I despair . . . how could one lower oneself to two fingers of 'whiskey'?
Just now I am enjoying a glass of whisky (without the offending 'e').
On 27.03.21 20:29, Richard Gaskin via use-livecode wrote:
Roger Guay wrote:
On Mar 26, 2021, at 5:35 PM, Richard Gaskin wrote:
What are you looking for? When were these "good ol days"
in which one could run stack files without an engine, and
how did that work?
In the good ol days, I could build a standalone for the Mac,
Windows and Linux and distribute it willy-nilly. Now I have to
jump thru intolerable hoops (at least for the Mac) to give
someone my standalone. if someone (hint. . .hint) could build
a Livecode reader app for dirt cheap or even free w advertising
that would run LC standalones, everything would be right in the
I think my martini is showing...
After I read that I poured myself two fingers of whiskey and sat back
enjoying the memories you conjured. Good thoughts. Thanks.
In those days we made software for single users to run on a single
computer running one brand of OS.
The web had barely been invented, the Internet not yet privatized for
general use, and "cloud" was still called "mainframe".
It was a much simpler time. I miss those days myself.
The hoops we now jump through to deliver apps are OS vendors
responding to an evolving need to establish trust in hostile connected
As software opportunities have expanded, they've for everyone, good
and bad actors alike.
My response to Alex was apparently too long to be read, but I touched
on this in third block, re "security", re implications for a player as
This conversation has given me some focus and clarification of the
basic idea. Here is what I would love to see: A LiveCodeLight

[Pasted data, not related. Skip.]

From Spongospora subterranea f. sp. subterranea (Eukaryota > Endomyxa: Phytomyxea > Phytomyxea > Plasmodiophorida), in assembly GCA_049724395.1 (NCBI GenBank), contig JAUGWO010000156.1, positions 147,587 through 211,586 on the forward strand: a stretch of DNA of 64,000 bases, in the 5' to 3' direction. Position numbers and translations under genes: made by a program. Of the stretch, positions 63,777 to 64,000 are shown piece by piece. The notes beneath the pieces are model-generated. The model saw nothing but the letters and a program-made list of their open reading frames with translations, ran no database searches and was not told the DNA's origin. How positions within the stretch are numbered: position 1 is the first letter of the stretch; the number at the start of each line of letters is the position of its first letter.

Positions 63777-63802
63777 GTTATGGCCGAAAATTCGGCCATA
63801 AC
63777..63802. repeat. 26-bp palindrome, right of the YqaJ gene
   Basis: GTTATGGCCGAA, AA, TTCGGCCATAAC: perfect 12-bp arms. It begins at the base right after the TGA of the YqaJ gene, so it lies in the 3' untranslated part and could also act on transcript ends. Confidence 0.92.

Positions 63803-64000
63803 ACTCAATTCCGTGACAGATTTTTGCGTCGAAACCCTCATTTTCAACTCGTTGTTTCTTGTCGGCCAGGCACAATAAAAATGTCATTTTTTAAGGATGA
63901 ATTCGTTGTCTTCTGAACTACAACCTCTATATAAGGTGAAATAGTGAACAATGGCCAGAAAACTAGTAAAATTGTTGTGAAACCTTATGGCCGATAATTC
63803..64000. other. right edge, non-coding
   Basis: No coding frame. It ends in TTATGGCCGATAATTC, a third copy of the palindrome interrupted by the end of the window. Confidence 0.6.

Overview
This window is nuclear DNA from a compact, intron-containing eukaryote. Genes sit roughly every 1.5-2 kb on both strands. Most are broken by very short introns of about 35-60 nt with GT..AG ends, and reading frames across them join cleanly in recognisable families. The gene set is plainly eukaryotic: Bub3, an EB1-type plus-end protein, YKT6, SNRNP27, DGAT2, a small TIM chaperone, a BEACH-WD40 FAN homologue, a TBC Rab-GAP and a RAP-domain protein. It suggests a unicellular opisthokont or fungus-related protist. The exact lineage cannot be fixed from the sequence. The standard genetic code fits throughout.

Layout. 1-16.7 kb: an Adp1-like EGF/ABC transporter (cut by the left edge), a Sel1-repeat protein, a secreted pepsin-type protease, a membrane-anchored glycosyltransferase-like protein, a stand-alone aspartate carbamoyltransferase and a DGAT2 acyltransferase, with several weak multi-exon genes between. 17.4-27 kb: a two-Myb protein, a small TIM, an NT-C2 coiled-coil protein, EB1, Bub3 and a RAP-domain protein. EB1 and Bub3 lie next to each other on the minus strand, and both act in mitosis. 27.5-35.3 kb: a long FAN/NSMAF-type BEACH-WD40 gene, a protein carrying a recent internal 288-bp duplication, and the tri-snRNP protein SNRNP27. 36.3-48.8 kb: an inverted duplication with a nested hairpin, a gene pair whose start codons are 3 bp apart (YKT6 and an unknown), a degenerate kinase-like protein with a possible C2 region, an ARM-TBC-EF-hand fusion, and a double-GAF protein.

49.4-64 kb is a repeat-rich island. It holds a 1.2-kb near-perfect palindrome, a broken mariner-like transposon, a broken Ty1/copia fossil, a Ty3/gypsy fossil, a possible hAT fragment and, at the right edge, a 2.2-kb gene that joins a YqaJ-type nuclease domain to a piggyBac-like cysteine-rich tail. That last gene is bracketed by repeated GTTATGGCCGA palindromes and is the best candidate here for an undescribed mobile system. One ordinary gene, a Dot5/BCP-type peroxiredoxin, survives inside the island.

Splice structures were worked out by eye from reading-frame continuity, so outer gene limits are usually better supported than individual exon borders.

downloadable from the mother ship.
Why specifically from the mother ship?
Or to put it in business terms, which features/bug fixes would you be
willing to see dropped so the company could commit to making and
maintaining yet another project?
In addition to the opportunity cost to the company, there's also the
segment who would use it as an alternative to maintaining a current
license, resulting in at least some degree of revenue cannibalization.
And while the upside is non-zero, it's limited to a slender subset of
promotional value opportunities which could more easily be attained
with nearly any marketing strategy at lower cost, and in ways that
more directly feed their funnel.
Moreover, a player produces no direct revenue, but maintenance and
support obligations create immediate (if modest) direct payroll impact.
Free software isn't free to make and maintain.
LiveCodeLight would be a stripped down version of the community
edition that would not open the IDE, but would open and run stacks.
Thanks, Brian for the idea.
Is that a cool idea or what?
Also addressed in my earlier post (some day I'll learn to write less
The close of that post suggested this might make a good community
project, and described how simple it could be if anyone here really
wanted something that rudimentary.
But (for the reasons also described in that post) it would have to be
with Community, which raises two questions not yet answered in any
How many who would use a generic player would be willing to relicense
their works under GPL, as would be required if distributed via the
GPL-governed Community Edition.
And with Community's role in LC's business as a sort of freemium
offer, how many projects might one want to distribute with a player
which use absolutely none of any features found only in the
proprietary editions, Indy and Business?
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